Saturday, November 16, 2019
US flag

Movie review: Queen of Katwe

Unabashedly sentimental and melodramatic, Queen of Katwe is a movie based on the true story of a young girl from a poor township outside of Kampala, the Ugandan capital. She discovers the power of her mind through chess, thanks to an inspiring missionary teacher. Even if you know what’s coming based on the Disney-ESPN partnership, it’s still hard not to be moved by the story, mainly because Africa is painted in real colors. The triumph of mind over poverty is powerful as a result.

Tim Crothers, who wrote the book on which the movie is based, used to write for Sports Illustrated. The story here belongs to Phiona Mutesi, played by Madina Nalwanga in her screen debut. She’s a natural talent, and it’s hard to take your eyes off of her as she bravely walks about the world in her poor town. Her widowed mother Harriet (Lupita Nyong’o) sells food on the street but never has enough money in a Ugandan economy that is entirely cash-based. Harriet has to pay up front for medical treatment, for instance, but can’t. Phiona’s older sister hooks up with a questionable guy on a motorcycle; we don’t learn much about him, except that most of the characters in the movie recognize him as a no-good influence.

But Phiona, who can barely read when the movie starts out, has a mind that can strategize like few other kids. Strolling through town one day, she happens upon a group of kids playing chess and shows an interest, catching the eye of the chess coach, Robert Katende (David Oyelowo), who uses the game as part of his ministry for a local church. Phiona, who discovers her mind is capable of coming up with strategies some eight moves in advance, starts winning. Katende’s fast-talking doesn’t hurt, either, as he gets her into a tournament at a private school that poor kids normally wouldn’t be allowed to attend. In fact, one opponent shows hesitation when shaking Phiona’s hand before a match.

She eventually advances to more national and continental tournaments where, as can be expected in every underdog sports story, she suffers initial setbacks when faced with players who have more experience in tournaments but triumphs in the end through determination. The victories bring recognition that she has never known. They bring opportunities for better schooling that she’s not sure she can take advantage of. But what will it mean for her family if she can no longer help her mother sell food scraps on the street? Harriet, her mother, even worries what might happen if the promises aren’t delivered because of their poverty.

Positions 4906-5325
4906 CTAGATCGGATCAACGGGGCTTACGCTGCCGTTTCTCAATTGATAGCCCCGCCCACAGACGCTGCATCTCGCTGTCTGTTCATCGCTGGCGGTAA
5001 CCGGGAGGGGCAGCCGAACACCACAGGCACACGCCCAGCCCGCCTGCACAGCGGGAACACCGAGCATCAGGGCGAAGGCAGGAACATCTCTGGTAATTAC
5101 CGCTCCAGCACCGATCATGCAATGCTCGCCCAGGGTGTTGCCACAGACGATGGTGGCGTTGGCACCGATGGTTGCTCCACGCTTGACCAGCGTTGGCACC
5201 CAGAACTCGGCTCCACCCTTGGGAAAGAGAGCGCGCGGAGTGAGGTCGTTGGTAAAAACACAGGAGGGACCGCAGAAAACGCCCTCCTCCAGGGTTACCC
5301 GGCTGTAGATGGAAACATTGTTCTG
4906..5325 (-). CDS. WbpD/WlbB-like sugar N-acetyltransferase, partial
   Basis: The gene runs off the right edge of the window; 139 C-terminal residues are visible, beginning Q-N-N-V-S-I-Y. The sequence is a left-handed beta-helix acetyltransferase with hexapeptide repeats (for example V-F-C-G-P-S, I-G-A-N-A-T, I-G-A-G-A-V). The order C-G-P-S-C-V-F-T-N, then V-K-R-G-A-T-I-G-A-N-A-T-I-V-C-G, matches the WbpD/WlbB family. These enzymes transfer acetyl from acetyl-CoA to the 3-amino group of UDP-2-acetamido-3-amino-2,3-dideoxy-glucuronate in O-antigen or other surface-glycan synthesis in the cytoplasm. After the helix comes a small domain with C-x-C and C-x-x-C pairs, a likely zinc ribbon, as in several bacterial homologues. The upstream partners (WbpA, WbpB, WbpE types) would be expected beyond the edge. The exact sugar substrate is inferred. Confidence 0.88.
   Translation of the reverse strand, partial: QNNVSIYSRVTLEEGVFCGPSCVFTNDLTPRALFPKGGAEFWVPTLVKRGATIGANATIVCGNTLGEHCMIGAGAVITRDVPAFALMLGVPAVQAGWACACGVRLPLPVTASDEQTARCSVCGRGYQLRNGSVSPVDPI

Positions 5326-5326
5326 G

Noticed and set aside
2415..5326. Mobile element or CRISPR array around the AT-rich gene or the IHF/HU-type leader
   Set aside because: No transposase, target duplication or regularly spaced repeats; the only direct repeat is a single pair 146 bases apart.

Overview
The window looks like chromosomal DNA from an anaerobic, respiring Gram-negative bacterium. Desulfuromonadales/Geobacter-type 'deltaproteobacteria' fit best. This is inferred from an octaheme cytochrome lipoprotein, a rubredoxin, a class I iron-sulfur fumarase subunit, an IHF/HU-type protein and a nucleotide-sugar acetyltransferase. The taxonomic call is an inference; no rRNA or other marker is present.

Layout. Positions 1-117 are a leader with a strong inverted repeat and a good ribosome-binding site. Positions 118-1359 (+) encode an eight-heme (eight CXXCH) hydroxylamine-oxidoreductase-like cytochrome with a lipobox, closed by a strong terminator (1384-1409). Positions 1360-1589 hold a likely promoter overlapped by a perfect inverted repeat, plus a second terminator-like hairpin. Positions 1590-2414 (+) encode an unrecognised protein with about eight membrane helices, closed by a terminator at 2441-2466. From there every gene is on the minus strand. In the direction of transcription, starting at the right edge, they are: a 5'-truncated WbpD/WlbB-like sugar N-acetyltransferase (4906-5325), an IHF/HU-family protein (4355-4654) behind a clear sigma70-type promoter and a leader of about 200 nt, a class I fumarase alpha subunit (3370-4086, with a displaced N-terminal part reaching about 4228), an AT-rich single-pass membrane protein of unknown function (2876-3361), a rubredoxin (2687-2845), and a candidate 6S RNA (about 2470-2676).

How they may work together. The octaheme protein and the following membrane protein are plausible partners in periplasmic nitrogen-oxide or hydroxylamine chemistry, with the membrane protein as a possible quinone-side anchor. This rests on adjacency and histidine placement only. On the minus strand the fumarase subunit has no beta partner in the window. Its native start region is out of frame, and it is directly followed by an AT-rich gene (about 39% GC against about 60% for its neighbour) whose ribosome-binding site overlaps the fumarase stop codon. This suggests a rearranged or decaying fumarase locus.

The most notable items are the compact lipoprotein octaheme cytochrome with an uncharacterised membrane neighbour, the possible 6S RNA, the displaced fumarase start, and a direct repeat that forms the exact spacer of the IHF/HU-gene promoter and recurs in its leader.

• A chess grandmaster uses the game to teach life skills (K-QED)

It has a happy ending, though, and it’s a movie worth seeing. Just watching well-dressed and -fed schoolboys lose to a poor girl is very rewarding and heartwarming.

On wide release in US theaters on Friday, September 30, Queen of Katwe, has a runtime of 124 minutes and is rated PG. It features a few scary moments and slight hints of sexuality. It’s directed by Mira Nair, who also directed Mississippi Masala, Monsoon Wedding, and Vanity Fair. We saw the movie in Muskegon, Michigan.

We review movies in order to support Illinois Learning Standards in the fine arts, especially 26.A.4b (Understand how the primary tools, support tools and creative processes—researching, auditioning, designing, directing, rehearsing, refining, presenting—interact and shape drama, theater and film production), 26.A.5 (Analyze and evaluate how the choice of media, tools, technologies and processes support and influence the communication of ideas), and 27.B.5 (Analyze how the arts shape and reflect ideas, issues or themes in a particular culture or historical period), among others.

Paul Katula is the executive editor of the Voxitatis Research Foundation, which publishes this blog. For more information, see the About page.

Recent posts

2 dead, 3 wounded in Calif. school shooting

Another school shooting has resulted in the death of 2 California high school students. The suspect shot himself and is in custody.

Mercury makes a transit; next in 2032

A transit of Mercury occurred today and was visible from the US, provided you had sunny skies. It was one of longest possible transits.

On the Naperville BWW racist incident

A racist incident at a Naperville, IL, sports bar indicates that the threads of racism are strong, perhaps as strong as ever.

IL bill could excuse absences to vote

A proposed law in IL could give students up to two hours during the school day so they could vote in the upcoming election.

Loan forgiveness gains some bipartisan support

One Republican from GA, who used to work under Betsy DeVos at the US Education Dept, offers a plan to forgive some student loan debt.

A band teacher is IL Teacher of the Year

IL named a band teacher the 2020 Teacher of the Year on Oct. 19. He individualizes music instruction and shares his work with 1000s.

‘Little Shop of Horrors’ bookends Halloween

Several high schools have decided to add a little spook to their musical stages in this season of Halloween. Music makes it happen.

New IL law ensures inclusion of LGBTQ+

A law will take effect next school year in IL that will require students to study LGBTQ history as part of the social studies curriculum.

MoCo doubles down on summer learning loss

Research is at least equivocal about summer learning loss, but maybe there's something to a new plan in Montgomery County, Md.

Downers North lights up the gym for Beth

Ongoing fundraising drives for a Downers Grove N. volleyball player killed by an intoxicated driver in Feb. are going strong in this western suburb.

High-payroll Yankees don’t make World Series

The World Series begins Tuesday, but some of the playoff games can teach us valuable things about youth sports, investment, etc.